Tom Brady received a four-game suspension for maybe knowing some footballs were underinflated. Ray Rice had a suspension reduced to two games for knocking out his fiancé. Michael Vick got two games for his involvement in dog-fighting.
What are we doing here?
Right-to-privacy rules being what they are, and public knowledge or information being what it is, disciplining off-field conduct is a slippery slope. Which is precisely why every case needs to be handled differently, and with an extreme amount of good, ol' fashioned common sense.
After covering the league for parts of five decades, I'd be happy to volunteer my services and apply some of that common sense where it's needed most. And yet, I'm certain that somewhere I'd be vilified for it.
Question 2: Why do the Patriots have, and continue to hold, such a stranglehold on the AFC East?
This question might be the easiest to answer.
There are a few plausible reasons for success, ranging from having ownership like the Kraft's, to having a generational coach like Bill Belichick, to having a firm understanding of how the game should be managed and played in the 21st century. And all of these would certainly be interchangeable and relatable to each other.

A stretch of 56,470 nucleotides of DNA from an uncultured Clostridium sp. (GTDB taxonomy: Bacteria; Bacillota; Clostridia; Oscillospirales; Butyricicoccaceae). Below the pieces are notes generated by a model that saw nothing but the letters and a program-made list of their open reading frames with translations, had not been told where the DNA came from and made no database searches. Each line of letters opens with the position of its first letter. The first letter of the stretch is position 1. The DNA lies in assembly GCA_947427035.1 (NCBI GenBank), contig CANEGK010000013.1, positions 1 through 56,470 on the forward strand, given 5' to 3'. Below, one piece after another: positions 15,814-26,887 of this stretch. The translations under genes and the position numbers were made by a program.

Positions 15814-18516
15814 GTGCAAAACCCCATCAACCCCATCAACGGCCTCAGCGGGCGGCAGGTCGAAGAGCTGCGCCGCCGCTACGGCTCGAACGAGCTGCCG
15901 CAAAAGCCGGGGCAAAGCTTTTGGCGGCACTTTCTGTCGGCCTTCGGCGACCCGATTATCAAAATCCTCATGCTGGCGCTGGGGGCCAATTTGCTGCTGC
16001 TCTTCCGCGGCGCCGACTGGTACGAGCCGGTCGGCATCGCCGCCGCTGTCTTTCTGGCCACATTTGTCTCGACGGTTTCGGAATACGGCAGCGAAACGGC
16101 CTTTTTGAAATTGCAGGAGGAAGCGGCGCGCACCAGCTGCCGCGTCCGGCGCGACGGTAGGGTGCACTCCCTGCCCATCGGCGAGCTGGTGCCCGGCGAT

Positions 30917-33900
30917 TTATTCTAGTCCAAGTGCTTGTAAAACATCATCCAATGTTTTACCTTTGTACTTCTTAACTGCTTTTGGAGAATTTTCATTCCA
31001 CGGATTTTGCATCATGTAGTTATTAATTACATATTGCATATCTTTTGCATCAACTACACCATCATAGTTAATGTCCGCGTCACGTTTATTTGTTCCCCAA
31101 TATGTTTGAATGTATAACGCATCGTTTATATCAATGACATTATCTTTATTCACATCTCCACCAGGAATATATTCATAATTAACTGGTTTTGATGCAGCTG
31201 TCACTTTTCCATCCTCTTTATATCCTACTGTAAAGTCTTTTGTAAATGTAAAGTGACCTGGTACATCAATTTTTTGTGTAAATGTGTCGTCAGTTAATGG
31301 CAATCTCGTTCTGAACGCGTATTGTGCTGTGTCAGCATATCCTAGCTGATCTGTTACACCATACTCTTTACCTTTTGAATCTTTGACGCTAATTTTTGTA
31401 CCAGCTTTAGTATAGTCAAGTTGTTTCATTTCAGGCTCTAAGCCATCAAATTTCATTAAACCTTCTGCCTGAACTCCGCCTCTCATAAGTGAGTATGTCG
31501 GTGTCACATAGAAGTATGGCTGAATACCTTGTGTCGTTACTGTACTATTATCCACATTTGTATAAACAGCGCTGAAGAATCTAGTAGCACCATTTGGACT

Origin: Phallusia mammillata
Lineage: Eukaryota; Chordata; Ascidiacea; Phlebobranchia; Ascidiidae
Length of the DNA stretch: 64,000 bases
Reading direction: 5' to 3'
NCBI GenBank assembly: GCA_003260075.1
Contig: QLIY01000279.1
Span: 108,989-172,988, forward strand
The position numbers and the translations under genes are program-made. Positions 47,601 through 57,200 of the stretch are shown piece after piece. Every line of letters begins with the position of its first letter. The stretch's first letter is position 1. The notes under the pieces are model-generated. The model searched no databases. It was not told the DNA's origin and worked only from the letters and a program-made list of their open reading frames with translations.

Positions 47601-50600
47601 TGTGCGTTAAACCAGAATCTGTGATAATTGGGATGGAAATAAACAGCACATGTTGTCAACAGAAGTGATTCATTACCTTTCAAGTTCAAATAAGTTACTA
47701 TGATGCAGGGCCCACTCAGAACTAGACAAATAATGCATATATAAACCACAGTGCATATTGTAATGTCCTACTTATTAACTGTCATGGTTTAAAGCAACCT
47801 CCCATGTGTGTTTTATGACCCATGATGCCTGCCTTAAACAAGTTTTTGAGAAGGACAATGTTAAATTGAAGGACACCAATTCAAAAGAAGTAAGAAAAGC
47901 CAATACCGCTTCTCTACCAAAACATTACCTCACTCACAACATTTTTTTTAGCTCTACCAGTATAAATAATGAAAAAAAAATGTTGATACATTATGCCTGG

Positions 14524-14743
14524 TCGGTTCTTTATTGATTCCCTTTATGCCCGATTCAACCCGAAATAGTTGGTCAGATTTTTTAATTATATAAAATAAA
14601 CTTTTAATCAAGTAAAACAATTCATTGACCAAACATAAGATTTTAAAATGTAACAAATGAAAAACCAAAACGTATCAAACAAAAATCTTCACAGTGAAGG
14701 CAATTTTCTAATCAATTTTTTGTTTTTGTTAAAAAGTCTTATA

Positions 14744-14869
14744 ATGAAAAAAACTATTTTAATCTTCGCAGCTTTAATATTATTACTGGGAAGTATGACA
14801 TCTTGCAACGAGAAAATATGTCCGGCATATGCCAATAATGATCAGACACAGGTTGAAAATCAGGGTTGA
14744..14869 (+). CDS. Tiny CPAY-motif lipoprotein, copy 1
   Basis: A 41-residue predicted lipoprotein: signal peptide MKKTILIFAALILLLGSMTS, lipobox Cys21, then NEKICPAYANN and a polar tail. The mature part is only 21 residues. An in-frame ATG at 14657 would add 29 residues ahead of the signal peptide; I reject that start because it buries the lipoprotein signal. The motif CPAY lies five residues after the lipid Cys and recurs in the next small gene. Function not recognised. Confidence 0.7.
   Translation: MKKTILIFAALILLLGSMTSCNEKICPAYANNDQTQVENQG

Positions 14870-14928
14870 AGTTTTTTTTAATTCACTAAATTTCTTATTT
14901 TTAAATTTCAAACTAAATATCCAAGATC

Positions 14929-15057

But the primary reason why the Patriots have won nine straight AFC East titles, 14 out of 15 and 15 of the past 17?
One quarterback of note.
Since 2000, the New York J-E-T-S have had 13 different players start at the position. Buffalo has had 16 quarterbacks start at least one game during this time.
And the Miami Dolphins? A whopping 19 QB's have started under center over the past 18 seasons. Stability, thy residence is not in South Florida.
It is true that injuries and suspension (as well as poor personnel choices) have played a factor in several instances with each division team, including the Patriots. But when Tom Brady is, and has been, your backbone for nearly two full decades?
There's your sign.
Chris Price from the Boston Sports Journal wrote a recent piece on where the AFC East competition stands coming into 2018, and in each case, the quarterback position resonated as a position with more promise today than in recent years.
Suffice to say, the other guys know they need an upgrade - one with potential stability - at the position in order to potentially supplant the Patriots as Kings of the Hill.
Question 3: Out of the list of Top 100 NFL players, why do the Patriots only have two?